Left-wing blogger Chris Bowers thinks that, given the possibility that the Republicans will change the rules for breaking filibusters and that the Democrats will respond by effectively shutting down the Senate, “it is important. . .for the country to be reminded which party really has a mandate in the Senate.” That party, says Bowers, is the Democrats. To be sure, they occupy many fewer Senate seats than the Republicans. But Bowers calculates that, in the 100 elections that determined the current make-up of the Senate, the Democratic candidates received 47.98% of the vote compared to 47.33% for the Republican candidates.
It is pleasant to contemplate hearing the Democrats remind the country, as they bring the Senate’s business to a halt rather than grant an up-or-down vote to the judicial nominees of a president who received more than 50% of the vote, that they, the Democrats, gained 48 percent of the vote during the past three senatorial election cycles.
UPDATE: The omniscient Michael Barone writes:
Just a note about the post where left-winger Chris Bowers claims the Democrats have a mandate because their popular vote for the Senate in the last three cycles was 48% and the Republicans’ popular vote only 47%.
I think popular vote for the Senate is a misleading gauge of public opinion. Non-seriously contested Senate races in big states like California can produce huge popular vote pluralities for Democrats. But a key victory for Republicans in a small state–like South Dakota in 2004–produces only for Republicans only an infinitesimal plurality when measured against the national vote.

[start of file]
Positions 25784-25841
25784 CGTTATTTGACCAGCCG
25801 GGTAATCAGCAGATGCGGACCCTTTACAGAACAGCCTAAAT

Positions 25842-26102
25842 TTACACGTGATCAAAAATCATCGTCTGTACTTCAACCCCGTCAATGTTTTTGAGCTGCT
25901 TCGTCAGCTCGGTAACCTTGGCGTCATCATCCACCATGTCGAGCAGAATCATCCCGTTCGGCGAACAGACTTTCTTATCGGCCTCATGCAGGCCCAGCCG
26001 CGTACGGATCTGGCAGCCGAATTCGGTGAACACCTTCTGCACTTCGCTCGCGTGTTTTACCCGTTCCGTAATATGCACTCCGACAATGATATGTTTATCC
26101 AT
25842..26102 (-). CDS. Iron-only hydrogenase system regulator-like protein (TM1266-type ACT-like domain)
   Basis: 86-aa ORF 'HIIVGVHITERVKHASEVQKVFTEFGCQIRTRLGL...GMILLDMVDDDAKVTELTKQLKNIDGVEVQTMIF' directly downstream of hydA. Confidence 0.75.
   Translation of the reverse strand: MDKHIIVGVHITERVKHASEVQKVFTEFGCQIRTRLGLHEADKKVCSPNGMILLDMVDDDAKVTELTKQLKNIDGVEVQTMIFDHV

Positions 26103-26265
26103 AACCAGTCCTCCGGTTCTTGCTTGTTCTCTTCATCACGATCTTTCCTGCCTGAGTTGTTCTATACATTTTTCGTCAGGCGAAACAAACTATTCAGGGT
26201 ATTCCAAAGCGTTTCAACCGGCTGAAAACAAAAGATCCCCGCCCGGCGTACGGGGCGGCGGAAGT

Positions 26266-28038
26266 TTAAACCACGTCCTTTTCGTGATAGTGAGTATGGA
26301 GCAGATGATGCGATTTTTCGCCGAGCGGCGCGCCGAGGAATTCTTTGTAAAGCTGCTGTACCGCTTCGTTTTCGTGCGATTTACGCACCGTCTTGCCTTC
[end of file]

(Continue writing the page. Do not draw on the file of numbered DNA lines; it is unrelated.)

Both sides know in every cycle which races are seriously contested and concentrate all their resources there. If Chris Bowers’s standard were controlling, Republicans would have put money into increasing Bill Jones’s vote in 2004 and Tom Campbell’s vote in 2000 in California. They didn’t, nor did the Democrats put money into Kay Bailey Hutchison’s opponent in Texas in 2000.
As it happens, Democrats had more unseriously contested Senate races in big states in the last three cycles than did Republicans. A better measure of national partisan feeling is popular vote for the House. The popular vote for the House converged with the popular vote for president in the 1990s. See my Introductions to the Almanac of American Politics on this subject.
True, most House races are not seriously contested, and in some House races incumbents have no major party opposition. But on a partisan basis Democratic and Republican districts tend to balance each other out.
The fact is that Republicans won more popular votes in House races than Democrats in 1994, 1996, 1998, 2000, 2002 and 2004. In 1994, 2002 and 2004 Republicans won more than 50% of the popular votes for the House. Case closed.